The Molecular Analytical Science Centre for Doctoral Training (MAS CDT) is an exciting new CDT opened in 2014 with funding awarded from the EPSRC.

mascdt-logo.gifMAS CDT will produce a new generation of Analytical Scientists. With the world-leading facilities and expertise at Warwick at their disposal, our students will graduate with a unique combination of skills in exploiting synergies between different experimental methods and in harnessing the power of combining data collection with experimental design, statistical analysis, modelling, and simulation. They will become the future leaders in Analytical Science, equipped with a combination of scientific and complementary skills for addressing many of the key industrial and societal challenges faced by the UK.


logo.gifMAS CDT builds on the expertise of the renowened MOAC Doctoral Training Centre at the University of Warwick which was established in 2003 to catalyse research and training at Warwick across the physical/life sciences interface. MOAC was formed in response to the Engineering and Physical Sciences Research Council's aim to embed physical sciences methodologies into solving biological sciences problems. MOAC stands for Molecular Organisation and Assembly in Cells and its remit has remained at the molecular end of cellular function with an ever increasing emphasis on developing and applying new experimental and theoretical methods to such problems. MOAC's funding supported 10 intakes of students which took it from 2003 to 2013, growing each year in reputation and expertise.

 

The new Molecular Analytical Science Centre for Doctoral Training will pursue innovation in Analytical Science and technology, connecting training and state-of-the-art experimental and theoretical research to serve a range of application areas and thus promote new economic activities. MAS CDT’s ethos is to place students at the heart of research and training activities. Our core principles are to provide:

We aim to establish novel scientific opportunities in both research and training that will enable us to be globally leading, developing and applying frontier techniques to solve problems across a range of molecular application areas, while at the same time training the next generation of Analytical Scientists for future careers. .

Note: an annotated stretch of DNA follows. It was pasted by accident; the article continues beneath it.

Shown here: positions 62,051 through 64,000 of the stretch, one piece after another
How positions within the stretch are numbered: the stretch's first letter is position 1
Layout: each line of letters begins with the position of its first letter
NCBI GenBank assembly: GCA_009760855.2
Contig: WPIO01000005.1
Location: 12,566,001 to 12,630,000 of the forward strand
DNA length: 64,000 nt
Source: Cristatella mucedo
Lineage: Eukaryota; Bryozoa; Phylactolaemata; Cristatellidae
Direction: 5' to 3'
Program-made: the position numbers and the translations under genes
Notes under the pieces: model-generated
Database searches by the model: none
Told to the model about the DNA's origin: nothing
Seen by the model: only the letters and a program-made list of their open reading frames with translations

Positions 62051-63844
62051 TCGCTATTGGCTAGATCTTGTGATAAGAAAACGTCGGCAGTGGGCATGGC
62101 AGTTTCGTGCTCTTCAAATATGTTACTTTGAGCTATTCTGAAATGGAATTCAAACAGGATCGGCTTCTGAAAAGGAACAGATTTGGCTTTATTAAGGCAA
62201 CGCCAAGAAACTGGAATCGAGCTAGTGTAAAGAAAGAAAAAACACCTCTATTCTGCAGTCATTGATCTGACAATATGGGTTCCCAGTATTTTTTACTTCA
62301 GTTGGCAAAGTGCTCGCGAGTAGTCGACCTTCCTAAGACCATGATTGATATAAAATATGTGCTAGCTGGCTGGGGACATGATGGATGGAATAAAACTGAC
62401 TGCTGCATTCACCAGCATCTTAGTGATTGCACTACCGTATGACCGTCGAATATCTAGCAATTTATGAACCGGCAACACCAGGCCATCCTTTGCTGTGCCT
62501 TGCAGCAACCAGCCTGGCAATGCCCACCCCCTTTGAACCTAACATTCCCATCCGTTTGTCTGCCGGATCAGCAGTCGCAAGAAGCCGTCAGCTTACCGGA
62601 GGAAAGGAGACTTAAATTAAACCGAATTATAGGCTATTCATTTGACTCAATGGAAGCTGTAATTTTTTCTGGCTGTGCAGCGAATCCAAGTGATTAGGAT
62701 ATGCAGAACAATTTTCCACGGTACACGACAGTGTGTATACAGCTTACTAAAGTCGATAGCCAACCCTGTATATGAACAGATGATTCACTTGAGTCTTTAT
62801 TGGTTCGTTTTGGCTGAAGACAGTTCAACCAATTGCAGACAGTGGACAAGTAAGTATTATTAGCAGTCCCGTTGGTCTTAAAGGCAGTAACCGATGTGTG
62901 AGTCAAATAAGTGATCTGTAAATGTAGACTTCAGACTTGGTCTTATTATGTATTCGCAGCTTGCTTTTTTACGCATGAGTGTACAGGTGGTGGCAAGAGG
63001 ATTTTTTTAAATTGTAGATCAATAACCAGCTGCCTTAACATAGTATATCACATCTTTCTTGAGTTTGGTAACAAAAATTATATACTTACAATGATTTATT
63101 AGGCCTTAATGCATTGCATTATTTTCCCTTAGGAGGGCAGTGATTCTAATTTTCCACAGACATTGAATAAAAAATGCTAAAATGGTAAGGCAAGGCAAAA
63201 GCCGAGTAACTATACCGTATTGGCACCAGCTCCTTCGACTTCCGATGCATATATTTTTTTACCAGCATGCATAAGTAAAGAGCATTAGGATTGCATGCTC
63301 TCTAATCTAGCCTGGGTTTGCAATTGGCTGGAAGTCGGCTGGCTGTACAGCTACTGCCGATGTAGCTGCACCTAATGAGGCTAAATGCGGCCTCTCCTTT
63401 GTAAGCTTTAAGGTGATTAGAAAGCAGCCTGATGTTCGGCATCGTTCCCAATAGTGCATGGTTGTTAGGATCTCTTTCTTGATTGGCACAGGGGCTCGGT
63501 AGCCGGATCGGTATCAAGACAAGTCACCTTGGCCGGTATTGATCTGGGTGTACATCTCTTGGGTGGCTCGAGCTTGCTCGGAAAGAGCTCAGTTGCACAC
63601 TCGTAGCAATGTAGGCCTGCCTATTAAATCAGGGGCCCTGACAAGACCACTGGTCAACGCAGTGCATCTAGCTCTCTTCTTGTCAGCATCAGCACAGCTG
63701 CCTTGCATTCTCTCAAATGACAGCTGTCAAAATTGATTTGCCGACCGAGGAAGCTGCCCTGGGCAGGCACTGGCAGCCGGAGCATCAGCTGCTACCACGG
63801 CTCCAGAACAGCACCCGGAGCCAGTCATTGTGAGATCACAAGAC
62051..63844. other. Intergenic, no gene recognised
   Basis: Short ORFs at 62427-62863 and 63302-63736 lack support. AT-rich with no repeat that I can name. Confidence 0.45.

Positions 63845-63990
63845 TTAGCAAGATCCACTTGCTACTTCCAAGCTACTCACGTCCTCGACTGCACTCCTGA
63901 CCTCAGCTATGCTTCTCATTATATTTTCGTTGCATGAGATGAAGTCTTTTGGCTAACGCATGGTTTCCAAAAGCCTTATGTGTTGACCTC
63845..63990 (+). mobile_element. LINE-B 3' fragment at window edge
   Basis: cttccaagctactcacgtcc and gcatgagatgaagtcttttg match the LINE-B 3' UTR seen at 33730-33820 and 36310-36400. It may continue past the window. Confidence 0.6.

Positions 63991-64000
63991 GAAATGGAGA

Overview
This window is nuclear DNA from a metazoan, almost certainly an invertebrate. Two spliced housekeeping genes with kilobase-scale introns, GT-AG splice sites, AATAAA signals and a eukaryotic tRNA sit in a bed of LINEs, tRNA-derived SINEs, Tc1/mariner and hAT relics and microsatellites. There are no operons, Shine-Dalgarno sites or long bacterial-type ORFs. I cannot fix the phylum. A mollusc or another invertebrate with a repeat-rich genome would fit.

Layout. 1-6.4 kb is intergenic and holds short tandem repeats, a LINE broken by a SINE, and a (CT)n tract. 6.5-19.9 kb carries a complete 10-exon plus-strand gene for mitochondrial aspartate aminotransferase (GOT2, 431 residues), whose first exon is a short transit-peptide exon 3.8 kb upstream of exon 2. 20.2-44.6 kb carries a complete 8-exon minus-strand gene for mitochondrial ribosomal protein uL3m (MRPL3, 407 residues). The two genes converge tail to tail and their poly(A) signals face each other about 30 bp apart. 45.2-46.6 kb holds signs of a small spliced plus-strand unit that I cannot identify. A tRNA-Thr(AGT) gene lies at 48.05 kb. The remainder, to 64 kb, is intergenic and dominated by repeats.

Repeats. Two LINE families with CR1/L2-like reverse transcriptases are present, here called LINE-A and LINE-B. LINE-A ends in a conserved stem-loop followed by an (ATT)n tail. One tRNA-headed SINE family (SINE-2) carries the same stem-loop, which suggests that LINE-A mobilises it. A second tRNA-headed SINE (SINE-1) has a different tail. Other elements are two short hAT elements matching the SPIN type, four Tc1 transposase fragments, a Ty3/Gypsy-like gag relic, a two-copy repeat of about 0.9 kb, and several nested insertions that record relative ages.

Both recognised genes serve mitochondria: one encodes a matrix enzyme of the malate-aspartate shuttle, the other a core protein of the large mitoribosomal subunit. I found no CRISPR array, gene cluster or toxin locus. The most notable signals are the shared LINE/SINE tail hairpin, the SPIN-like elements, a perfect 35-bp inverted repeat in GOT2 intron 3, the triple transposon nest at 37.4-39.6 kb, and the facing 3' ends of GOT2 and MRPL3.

MAS research and training themes :

Application theme

Research challenges

Training needs

Examples of societal and industrial analytical challenges

Measurement, sensing and extraction in complex matrices

Detecting trace elements specifically and quantitatively in real environments.

Platform of techniques. Statistical methodologies for extracting signal. Experimental design.

  • Next-generation in situ low invasive analysis: diagnosis, monitoring, environment.
  • Environmental problems linked to water and energy supply.
  • Trace analysis in medicine, environment.
  • Biomarkers of disease.
  • Personal healthcare.
  • Understanding and quantifying uncertainty related to risk policy and management, safety.
  • Improved safety, quality, efficiency in low volume high-value products.
  • Novel, sustainable, high-efficiency (minimise waste), ‘intrinsically safe’ methods of chemical and food production.
  • Improved energy usage in process design and scale up.
  • Pathogen resistance.
  • Image analysis.

Advanced quantitative analysis

Extracting all useful information from complex data sets. Statistics, mathematical modelling, high performance computing

Molecular stability in complex systems

Identifying components, small differential signals, probing structure. Experimental & theoretical methods. Microfluidics. Experimental design.

New techniques for Quality by Design: pharmaceutical, biopharma., agri-science, personal care

Definitive molecular characterisation of products in real time, rapid & sensitive functionality testing on/in-line.

Fluid dynamics, micro and nano fluidics molecular structure, interactions, technique development, existing techniques.

Characterising and exploiting functional biomolecular assemblies

Structure and function of biomolecules and assemblies: harnessing nature’s methods.

Biophysical techniques. Mathematics, statistics for analysis & modelling. Instrument design.

Analytical science for optimising and understanding dynamics in complex systems

Crossing chemistry /engineering interface; sensitivity and speed of measurement; complex surface chemistry.

In situ probes (spectroscopy, electro-chemistry), multiscale phenomena, mass transport (fluid dynamics and diffusion), interfacial chemistry, modelling.